80 The Traditional Epithet in Homer [100-1]
An examination of the formulae counted in the last two columns of the
above table, the formulae which resist the method of analysis we have
been following, will show that without being over-bold we can assign the
majority of them to the system of diction, and that in any case the epithets
they contain are with but two exceptions the same as those already noted
in some of the principal-type formulae. It will, however, be seen at the
same time that if we want to keep our conclusions within the limits of
moderation, we must allow that some at least of these cases reveal more or
less independent ways of using traditional words.
I. We should perhaps assign to the tradition the noun--epithet formulae
in the lines following, if we consider that these epithets, which fill the
space between a caesura of the third foot and the bucolic diaeresis,
behave exactly as do certain generic epithets which we have observed in
this position. Two of these lines have a certain likeness :
J: 234 p.vp6p.€vot· p.era O€ uq,t 1ToocfJl("I' €r1Ter' )1XtAA€V,
X 471 7]p.aTt 'Twt a'T€ p.w Kopv(}atoAo, �ya:ye(}' -EK'TWP,
The line
o'" 763 Et 1T0'T€ 'TOt 1TOI\VP."ITt,
• , , €Vt p.€yapotuw '0'"OVUU€V, I
, \ , ,

recalls lines such as

11. evpv Kpetwv, which appears only in A 238, owes its existence to its
presence in two formulae of greater length :
(thrice) i]pw> )1'Tpeto"l' €VPV KP€twv )1yap.€p.vwv
(7 times) . )1'TpEio"l' evpv KP€twv )1yap.€p.vwv.
. .

The frequent usage of these last formulae is hard to explain. If they are
traditional, we must grant that the poet (or poets) liked to use them in
spite of their metrical value, which is unusual among noun--epithet
formulae in the nominative case. The same must be true of the noun­
epithet formula which we see in these lines :
e 532 Eruop.at et K€ p.' 0 Tvoet07J, Kpa'T€pO, Lltop.�0"l'
A 660 = II 2 5 f3€f3A"ITat p.tv 0 Tvo€t07J, Kpa'T€pO, Lltop.�07J"

and of this expression used for Nestor :

e 80 N€u'TWp olo, £p.tP.V€ r€p�Vto" ovpo, )1Xatwv
0 3 70 = 659 N€u'Twp aV'Te p.a.AtU'Ta r€p�Vto>, ovpo, )1xatwv
y 41 1 N€u'Twp av 'T6'T' £q,'i�€ r€�Vto" Ovpo, )1xatwv.

But we must not forget that the predilection for these formulae was
probably shared by all bards.
[ 101-2] The Epithet and the Formula, I 81
Ill. The memory of such lines as

together with the memory of lines like

I 368 ai'iTLS" i�vf3p[�wv £A€TO KP€[WV :4ya[1.€fLvwv,
explains the creation of

The creation of A 333 can b e explained i n the same way. The noun­
epithet expression which we see in
L1 512
[] 860
owes its creation to the memory of expressions such as <EMVTJS" 7TOO" S"
� VKOf1-0LO and Kpovov 7TCJ.'S" a.YKv�0J1:r7TEw. But there is no way of knowing
whether the lines formed in this way are the work of Homer or whether, I
on the contrary, he had heard in the recitation of another bard lines in
which these names and epithets were already put into this position in the
hexameter line.
IV. The line

is quite exceptional, seeing that the poet could have adopted the line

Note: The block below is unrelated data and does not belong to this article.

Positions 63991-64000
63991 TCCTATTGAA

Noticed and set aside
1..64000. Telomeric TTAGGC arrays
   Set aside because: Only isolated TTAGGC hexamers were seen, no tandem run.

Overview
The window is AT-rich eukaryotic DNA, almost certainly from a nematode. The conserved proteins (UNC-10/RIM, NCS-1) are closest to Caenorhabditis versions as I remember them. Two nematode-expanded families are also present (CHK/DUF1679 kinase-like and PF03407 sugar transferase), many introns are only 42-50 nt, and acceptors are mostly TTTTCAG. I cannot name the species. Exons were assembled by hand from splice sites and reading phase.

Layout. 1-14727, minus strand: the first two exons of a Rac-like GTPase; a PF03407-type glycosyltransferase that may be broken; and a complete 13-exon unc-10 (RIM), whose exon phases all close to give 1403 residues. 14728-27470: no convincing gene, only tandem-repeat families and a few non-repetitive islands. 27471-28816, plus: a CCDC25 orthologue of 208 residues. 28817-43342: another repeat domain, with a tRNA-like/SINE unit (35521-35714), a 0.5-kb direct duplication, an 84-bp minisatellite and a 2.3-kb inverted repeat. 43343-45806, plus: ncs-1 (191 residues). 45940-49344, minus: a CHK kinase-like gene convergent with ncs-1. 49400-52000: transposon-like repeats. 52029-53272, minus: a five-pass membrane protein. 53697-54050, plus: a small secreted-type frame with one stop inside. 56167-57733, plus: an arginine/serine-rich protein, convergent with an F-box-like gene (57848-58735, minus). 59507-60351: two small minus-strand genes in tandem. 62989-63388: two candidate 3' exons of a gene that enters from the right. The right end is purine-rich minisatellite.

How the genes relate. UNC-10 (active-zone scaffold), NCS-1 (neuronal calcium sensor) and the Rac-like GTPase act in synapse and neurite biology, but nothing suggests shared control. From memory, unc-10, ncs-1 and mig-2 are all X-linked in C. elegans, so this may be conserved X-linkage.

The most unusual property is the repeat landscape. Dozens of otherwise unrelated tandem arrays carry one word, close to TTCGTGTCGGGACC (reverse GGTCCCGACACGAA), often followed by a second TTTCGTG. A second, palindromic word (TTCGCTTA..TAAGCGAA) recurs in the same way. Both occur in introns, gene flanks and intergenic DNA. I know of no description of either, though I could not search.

which he regularly uses to express the same idea :

0 485 was suggested on the one hand by lines like

Q 200 �S" �a.TO, KWKVUEV O� yvv1] Kal. afl,£lf3€TO fLv8w,
'./. '
, 506 WS" €'f'afLTJv,
} " < 1.' " , ' I:. ' 'Q
0 O€ fL o'fLw",aS" TJfL"',..€TO fLV'8Wt,
A 59
and on the other by lines like
TOV o· av TTJMfLaxoS" 7T€1TVVfLEVOS" aVTLOV TJvoa (43 times).
But here too there is no way of knowing whether Homer was the first
to make this new combination of old formulae.
v. The two formulae which we have yet to consider are shorter, and
their use would seem to be due to the fact that the poet was using in the
line other elements of the sentence with well-established positions, and
consequently found himself unable to use his ordinary formulae. Thus in
f3 2 7 ig ov 'Oovuu£I'S" oroS" if3TJ KO[ATJ'S" iv, V1Jvu[.
8lU8H. G
82 The Traditional Epithet in Homer
The expression E� ov occurs 1 2 out of l 8 times at the beginning of the line.
The last half of the line can be compared with
H 381 �w8� S' 'lSaro� ;f3TJ KolAa� £17' vfja,.
The expression KOt>"TJ'� EV, V7Jvat, as we shall see further on, belongs to
a system of noun-epithet-preposition formulae for V7JiJ�. In addition we
find twice (T 596 and I/J 1 8) :

And in a 1 8 1 we have a line like the one under discussion :

M '1: A
wl\\ £aav, £� OV" KHVO, £,.. '\
"RTJ KO£I\TJ£' ' .. VTJVC1£V.
£V£ , I
VI. The epithet TA�/-,WV, found twice in the Iliad, presents a particular
interest because it never occurs in the Odyssey, despite the greater impor­
tance of the role played by Odysseus in the latter poem. One might be
tempted to see in it a word original with the poet of the Iliad or of the
Doloneia, only the meaning of the epithet rules out such a conclusion.
Like 1ToMTAa�, TA�/-,WV could never have been invented for the Iliad. It is
an epithet whose origin is in some poem describing the wanderings of
Odysseus, and which eventually came, like 1ToAvTAaS", to be applied to
him under all circumstances. For in the Iliad Odysseus has not yet suf­
fered more than other heroes. So we have here a formula indubitably
deriving from the tradition and yet never used by the poet (or poets) of
the Odyssey. Ought we to infer that the author of the Odyssry knew this
formula but never had occasion to make use of it ? It could be pointed
out in support of this conclusion that the other words of these two lines
are elsewhere often found in the same positions :
K 2 3 1 7]8£A£ S' 0 TA-t]/-'WV 'OSVC1ro� KaTaSilva, ;;/-,'AOV
K 498 T6t/Jpa S' rip' 0 TA-t]/-'WV 'OSVC1ro� AU€ f£wvvxa� ;l7l7OV,.
I t is also true that in the Odyssey Odysseus never has occasion to manage